First up, I suppose, would be the de rigeur posing stool and posing table. Neither is particularly expensive when purchased as such, but you can get 'em cheaper.
A "posing stool" is sort of a cross between a bar stool and an adjustable office chair. Well, you really don't need the round "that's what makes it a stool" seat -- the cheapest Ikea adjustable office chair that you can forget to install the backrest on is an adequate substitute. You can also go fishing for the same sort of thing at the local thrift shop. Don't worry about the casters -- you don't want them to work anyway. You can replace them with "official" feet, or you can simply muck up the works with a dab of epoxy. As long as the height adjustment works, you're golden.
That gets your subject of his/her feet, but what do they do with their hands? That's what the table is for. It doesn't need to be anything spectacular -- as long as it will bear a little bit of weight and can be adjusted to a comfortable height, it'll do. It won't normally appear in the shot; it's just a way to help the subject find a relaxed pose.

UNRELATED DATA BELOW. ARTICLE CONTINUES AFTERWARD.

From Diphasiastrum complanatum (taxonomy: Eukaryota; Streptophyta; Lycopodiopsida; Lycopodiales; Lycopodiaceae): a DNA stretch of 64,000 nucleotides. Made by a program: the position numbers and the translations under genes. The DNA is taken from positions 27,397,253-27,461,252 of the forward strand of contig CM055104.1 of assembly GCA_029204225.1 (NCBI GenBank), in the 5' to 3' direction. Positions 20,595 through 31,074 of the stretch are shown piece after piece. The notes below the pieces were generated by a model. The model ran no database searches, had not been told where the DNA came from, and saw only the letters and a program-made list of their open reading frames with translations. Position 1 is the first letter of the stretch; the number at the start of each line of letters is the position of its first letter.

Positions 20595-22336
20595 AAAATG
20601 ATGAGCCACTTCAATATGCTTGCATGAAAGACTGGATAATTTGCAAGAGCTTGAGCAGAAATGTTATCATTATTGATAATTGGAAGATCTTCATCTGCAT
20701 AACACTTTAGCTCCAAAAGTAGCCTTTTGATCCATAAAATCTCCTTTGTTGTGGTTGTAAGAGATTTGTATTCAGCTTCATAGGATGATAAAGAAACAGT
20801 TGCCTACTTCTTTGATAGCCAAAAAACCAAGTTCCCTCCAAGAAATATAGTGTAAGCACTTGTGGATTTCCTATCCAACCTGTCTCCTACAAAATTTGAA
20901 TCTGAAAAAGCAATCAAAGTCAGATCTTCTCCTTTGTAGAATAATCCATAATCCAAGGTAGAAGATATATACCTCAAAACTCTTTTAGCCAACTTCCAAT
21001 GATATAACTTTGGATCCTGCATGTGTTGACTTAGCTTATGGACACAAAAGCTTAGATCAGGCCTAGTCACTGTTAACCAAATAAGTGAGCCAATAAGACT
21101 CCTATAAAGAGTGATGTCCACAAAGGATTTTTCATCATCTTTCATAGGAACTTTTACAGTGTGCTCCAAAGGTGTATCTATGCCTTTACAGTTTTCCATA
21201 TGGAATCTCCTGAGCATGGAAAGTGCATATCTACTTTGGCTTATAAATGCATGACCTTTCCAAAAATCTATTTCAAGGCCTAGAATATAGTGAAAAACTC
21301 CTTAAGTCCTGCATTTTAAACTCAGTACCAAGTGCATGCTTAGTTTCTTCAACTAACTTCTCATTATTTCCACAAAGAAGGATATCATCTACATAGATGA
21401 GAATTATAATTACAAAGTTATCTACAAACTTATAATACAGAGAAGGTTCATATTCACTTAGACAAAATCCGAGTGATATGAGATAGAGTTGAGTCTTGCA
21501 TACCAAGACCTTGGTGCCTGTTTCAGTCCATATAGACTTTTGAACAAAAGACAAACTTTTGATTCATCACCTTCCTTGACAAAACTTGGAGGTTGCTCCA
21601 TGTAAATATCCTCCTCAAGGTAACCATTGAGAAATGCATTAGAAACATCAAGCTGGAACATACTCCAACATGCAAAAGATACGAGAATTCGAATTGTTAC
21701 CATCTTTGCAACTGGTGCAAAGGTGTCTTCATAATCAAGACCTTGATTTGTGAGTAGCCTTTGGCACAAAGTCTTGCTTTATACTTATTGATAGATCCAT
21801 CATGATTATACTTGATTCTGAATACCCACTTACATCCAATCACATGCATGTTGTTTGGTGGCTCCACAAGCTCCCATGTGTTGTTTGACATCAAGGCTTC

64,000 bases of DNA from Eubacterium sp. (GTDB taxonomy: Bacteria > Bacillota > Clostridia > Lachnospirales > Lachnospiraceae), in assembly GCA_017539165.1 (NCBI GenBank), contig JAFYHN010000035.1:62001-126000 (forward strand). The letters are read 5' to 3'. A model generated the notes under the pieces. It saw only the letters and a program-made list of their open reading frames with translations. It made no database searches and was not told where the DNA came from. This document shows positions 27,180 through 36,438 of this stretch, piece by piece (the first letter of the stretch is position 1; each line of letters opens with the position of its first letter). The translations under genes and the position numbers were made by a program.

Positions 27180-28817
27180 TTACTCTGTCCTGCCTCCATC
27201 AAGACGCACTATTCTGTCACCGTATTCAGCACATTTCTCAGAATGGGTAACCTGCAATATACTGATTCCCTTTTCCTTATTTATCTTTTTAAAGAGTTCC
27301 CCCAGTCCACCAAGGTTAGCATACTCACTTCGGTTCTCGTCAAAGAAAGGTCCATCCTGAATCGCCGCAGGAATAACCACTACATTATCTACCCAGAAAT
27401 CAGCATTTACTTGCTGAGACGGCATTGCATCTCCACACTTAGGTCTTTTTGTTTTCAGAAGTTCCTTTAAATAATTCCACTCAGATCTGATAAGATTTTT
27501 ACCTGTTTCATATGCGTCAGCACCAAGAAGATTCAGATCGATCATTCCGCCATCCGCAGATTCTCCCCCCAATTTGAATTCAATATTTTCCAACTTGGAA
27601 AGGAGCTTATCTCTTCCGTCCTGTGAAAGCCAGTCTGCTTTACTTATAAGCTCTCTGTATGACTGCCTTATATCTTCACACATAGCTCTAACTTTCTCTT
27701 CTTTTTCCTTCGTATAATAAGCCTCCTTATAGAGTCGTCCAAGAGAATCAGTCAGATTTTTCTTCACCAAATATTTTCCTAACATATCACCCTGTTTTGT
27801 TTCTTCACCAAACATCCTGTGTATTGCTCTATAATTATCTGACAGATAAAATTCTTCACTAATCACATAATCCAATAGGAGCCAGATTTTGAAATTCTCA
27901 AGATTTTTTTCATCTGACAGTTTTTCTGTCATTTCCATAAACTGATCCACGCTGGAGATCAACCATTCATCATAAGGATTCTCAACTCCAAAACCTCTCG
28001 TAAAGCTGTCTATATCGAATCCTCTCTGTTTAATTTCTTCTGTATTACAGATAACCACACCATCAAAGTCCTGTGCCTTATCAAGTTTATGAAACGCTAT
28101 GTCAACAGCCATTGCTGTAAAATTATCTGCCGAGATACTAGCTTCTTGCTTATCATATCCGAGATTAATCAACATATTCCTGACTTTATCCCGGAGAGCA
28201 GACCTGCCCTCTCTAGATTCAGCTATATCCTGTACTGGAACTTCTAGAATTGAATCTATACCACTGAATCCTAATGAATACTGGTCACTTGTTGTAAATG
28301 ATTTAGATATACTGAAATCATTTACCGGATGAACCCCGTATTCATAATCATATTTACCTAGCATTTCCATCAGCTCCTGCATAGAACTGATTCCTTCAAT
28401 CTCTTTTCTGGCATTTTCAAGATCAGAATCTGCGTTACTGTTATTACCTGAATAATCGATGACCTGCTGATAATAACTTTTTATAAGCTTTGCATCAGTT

A set of boxes for your subject to put their feet up on is also a good idea -- you can often get a more natural-looking pose, even in a simple head-and-shoulders shot, if your subject has one foot up. Don't ask me why it works, it just does. It helps if the boxes can be stacked into a sort of staircase or be placed side-by-side to form a riser, that way you can also use them for full-body shots or to lift the little ones up to a comfortable working height for you. You can buy the boxes ready-made, but if you're handy with a table saw, a drill (for the interlock dowel pins) and a router or a jigsaw (for the hand holes), you can build them yourself for the price of a sheet or two of plywood.
Beyond the basics, the thrift store is your friend. A little bit of paint and some cheap throws can cover a multitude of sins. Remember, you don't need furniture that looks nice, you need furniture that looks nice in a photograph. You may have what you need already, but if you're dedicating a studio space, then there's no need to spend a lot unless you're trying to develop a luxury niche clientele. Like a Hollywood Old West town, it only needs to look good from one angle (and, of course, it needs to be safe to sit, stand, or lean on, as applicable).